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Director Ryusuke Hamaguchi accepts the Oscar for Best International Feature Film for "Drive My Car" of Japan at the 94th Academy Awards.BRIAN SNYDER/Reuters

Cameron Bailey is the CEO of the Toronto International Film Festival

I don’t have a take on the Oscars slap. Or a better take. I was at the Oscars, as a member of the Academy and in my role as TIFF’s CEO. And I was as shocked as anyone. But in the long days of online discourse since, as opinions have fractured along so many cultural fault lines, I don’t have anything useful or juicy to add.

I do have a question that echoed out of that slap, though. What exactly is happening to movies right now?

Watching this year’s show, and watching the evolution of Best Picture Oscar winners over the past decade, it’s becoming clear that the hostility toward some Oscar films is becoming as aggressive as that Will Smith-Chris Rock moment.

Here’s comedian Wanda Sykes, one of this year’s three Oscar hosts, on Jane Campion’s nominated western, The Power of the Dog: “I watched that movie three times, and I’m halfway through it.”

Here’s talk-show host Trevor Noah joking on The Daily Show that Oscar-nominated films strike him as, “Man in an Old Place. Woman Doing a Thing a Long Time Ago. Black Person Suffering.”

He went on. “There’s a disconnect, clearly, between what we want to watch and what we should watch.”

Well who’s “we”?

As online debates about movies take on more and more of the rage and impatience of the broader culture wars, it’s worth looking at how we got here, dividing ourselves into brawling camps, like The Outsiders, or Hunger Games alliances, or surviving members of the Yellowjackets.

One inciting incident for the current conflict is the growing divide between the films that win Hollywood’s ultimate honour and the films that win Hollywood’s biggest audiences. Some fans of the blockbuster hit Spider-Man: No Way Home were outraged that it failed to get a Best Picture Oscar nomination, calling it proof of the Oscars’ irrelevance. Some movie fans complained that they’d never heard of many of this year’s nominees, including Sian Heder’s CODA, the film that won Best Picture.

Marvel v. Arthouse isn’t a fair fight but it’s the fight we’re in. The best Marvel movies cost more, earn more and win much broader audience loyalty. The best arthouse movies are – I won’t say better but they are artistically more ambitious.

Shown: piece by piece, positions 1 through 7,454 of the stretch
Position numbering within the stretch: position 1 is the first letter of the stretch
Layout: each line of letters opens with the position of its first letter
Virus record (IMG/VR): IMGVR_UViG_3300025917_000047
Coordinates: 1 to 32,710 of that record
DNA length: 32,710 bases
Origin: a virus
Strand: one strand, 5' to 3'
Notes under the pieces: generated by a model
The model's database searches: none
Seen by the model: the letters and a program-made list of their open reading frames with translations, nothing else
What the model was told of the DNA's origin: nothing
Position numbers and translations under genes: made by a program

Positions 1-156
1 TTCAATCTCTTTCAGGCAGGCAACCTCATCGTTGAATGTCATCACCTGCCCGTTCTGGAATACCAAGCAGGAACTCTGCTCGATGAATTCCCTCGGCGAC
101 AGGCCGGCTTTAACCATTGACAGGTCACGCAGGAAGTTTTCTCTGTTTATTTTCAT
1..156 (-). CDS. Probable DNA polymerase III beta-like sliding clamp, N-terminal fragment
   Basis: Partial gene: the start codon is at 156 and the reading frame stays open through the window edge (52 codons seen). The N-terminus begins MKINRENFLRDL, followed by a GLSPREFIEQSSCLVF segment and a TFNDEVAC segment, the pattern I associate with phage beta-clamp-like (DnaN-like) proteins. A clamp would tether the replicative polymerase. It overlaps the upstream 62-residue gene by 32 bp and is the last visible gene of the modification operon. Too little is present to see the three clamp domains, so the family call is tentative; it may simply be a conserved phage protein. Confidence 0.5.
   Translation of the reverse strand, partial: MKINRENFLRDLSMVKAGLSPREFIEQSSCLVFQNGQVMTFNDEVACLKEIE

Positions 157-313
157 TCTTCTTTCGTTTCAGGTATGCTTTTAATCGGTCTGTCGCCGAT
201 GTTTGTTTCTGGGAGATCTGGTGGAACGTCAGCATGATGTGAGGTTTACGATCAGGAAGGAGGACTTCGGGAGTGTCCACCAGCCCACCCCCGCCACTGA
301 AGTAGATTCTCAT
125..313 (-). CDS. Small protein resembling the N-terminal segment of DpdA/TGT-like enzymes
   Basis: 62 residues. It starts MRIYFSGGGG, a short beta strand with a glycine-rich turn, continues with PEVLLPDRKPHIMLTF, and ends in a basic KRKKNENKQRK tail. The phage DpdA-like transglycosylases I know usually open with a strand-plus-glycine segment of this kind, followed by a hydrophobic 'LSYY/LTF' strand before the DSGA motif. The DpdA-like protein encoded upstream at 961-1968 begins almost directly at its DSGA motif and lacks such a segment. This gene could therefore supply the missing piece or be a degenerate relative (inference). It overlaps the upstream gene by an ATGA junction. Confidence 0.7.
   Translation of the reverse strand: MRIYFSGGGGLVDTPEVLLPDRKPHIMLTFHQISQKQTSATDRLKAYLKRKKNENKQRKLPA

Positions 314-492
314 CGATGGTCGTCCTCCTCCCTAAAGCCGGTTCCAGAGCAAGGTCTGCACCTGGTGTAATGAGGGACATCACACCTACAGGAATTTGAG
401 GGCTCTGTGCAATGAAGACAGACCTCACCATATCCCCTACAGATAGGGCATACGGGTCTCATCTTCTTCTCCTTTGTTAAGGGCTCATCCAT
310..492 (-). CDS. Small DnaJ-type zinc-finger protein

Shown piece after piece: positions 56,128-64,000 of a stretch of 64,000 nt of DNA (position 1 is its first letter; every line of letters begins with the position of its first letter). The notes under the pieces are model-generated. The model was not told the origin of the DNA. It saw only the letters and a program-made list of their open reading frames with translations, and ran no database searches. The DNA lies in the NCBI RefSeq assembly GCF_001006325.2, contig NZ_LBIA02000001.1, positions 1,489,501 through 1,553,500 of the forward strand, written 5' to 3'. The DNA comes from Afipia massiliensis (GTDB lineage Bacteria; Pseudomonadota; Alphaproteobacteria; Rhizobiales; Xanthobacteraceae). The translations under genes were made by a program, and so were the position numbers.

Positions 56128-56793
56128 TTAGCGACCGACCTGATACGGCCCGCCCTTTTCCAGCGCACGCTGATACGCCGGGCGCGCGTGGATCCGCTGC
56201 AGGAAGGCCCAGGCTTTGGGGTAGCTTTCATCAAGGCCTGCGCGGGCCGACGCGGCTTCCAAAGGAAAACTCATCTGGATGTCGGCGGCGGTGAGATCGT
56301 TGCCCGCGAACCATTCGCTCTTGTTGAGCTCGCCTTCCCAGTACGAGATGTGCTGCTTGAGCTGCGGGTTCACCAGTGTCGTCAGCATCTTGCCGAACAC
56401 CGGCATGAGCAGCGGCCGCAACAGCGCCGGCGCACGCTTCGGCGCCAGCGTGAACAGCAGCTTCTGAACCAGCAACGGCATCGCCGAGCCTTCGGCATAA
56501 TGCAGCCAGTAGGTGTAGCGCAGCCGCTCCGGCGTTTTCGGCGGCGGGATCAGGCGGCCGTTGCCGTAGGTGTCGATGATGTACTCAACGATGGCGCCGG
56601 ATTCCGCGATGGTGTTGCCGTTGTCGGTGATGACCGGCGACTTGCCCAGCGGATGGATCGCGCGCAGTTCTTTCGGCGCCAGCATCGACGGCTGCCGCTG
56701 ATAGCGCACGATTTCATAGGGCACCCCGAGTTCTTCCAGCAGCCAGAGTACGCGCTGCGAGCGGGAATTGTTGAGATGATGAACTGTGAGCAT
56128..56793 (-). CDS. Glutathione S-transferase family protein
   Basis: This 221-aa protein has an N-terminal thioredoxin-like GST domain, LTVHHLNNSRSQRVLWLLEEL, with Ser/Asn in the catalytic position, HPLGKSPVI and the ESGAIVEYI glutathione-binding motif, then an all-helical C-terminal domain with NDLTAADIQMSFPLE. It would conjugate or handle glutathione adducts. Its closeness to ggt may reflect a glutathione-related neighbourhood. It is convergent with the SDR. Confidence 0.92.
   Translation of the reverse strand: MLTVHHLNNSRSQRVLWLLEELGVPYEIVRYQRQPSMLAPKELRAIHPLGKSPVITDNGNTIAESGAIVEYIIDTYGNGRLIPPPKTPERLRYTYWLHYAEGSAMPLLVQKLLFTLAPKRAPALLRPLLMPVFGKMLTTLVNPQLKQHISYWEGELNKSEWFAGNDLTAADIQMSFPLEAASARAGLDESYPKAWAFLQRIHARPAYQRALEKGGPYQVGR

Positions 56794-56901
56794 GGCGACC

They need to be. Films like The Power of the Dog, for which Campion won Best Director, can’t draw on big-budget spectacle. They demand more from each viewer’s attention to enrich the experience. Where Marvel movies assume a deep knowledge of superhero mythology, Campion assumes a deep knowledge of the Western genre and her own previous explorations of feminine and masculine identities on screen. Her movies meet their audience at a different place.

Ryusuke Hamaguchi’s Drive My Car, nominated for Best Picture and a winner for Best International Film, demands more careful attention not just to its story but to its technical elements, things like production design, editing or musical score – the same categories that were truncated in this year’s Oscars ceremony due to the demands of broadcast television.

At nearly three hours, Drive My Car is a long, immersive experience. But it’s almost exactly the same duration as The Batman. It’s not the runtime that divides challenging movies from broad entertainment. It’s the commitment.

Part of the commitment required by films like Drive My Car and CODA comes from developing an emotional relationship with actors you might not already know. This may be the biggest factor in the current standoff between arthouse and entertainment movies.

The Oscars used to be the place where artistically ambitious cinema and celebrity converged. Recently, Oscar success has pulled away from almost a century of being driven by star power.

For the most part, from its beginnings through the first years of the 21st century, the movies that won the Best Picture Oscar were movie star vehicles, from It Happened One Night to Casablanca to The Sound of Music to The Godfather to Terms of Endearment to The Departed. Winners without major stars, like Marty, were the rare exception.

Something happened in 2008, when Slumdog Millionaire went from winning TIFF’s People’s Choice Award to sweeping the Oscars, including Best Picture. Its lead actors, Dev Patel and Freida Pinto, were not stars at the time.

Since then, Best Picture winners have included The Hurt Locker, The Artist, Moonlight, The Shape of Water, Parasite and CODA. Of the last 10 Best Picture winners, only one, Argo, could be considered a true, large-scale movie star picture. Most recent winners have led with cinema before Hollywood celebrity.

That’s great news for cinema. That’s growth.

But celebrity is a helluva drug. As a society, we’re addicts.

So celebrity keeps popping up, fighting – sometimes literally – for attention. Awards shows and the long months of awards season are now a struggle between celebrity and movies that don’t always depend on celebrity.

So maybe we get to know international films with international stars better, people like Drive My Car’s Hidetoshi Nishijima, Parasite’s Song Kang-ho and The Artist’s Jean Dujardin and Bérénice Bejo.

Maybe we treat movies like some of us treat sports and marvel at the pure talent and skill we see in the very best practitioners of the craft at the Olympics, for example, whether or not they’re famous at that moment. Maybe our attention to the very best makes them famous.

And maybe, if we don’t understand a film, like I don’t understand championship curling, we ask. We learn. We watch and pay attention until we get it.

Special to The Globe and Mail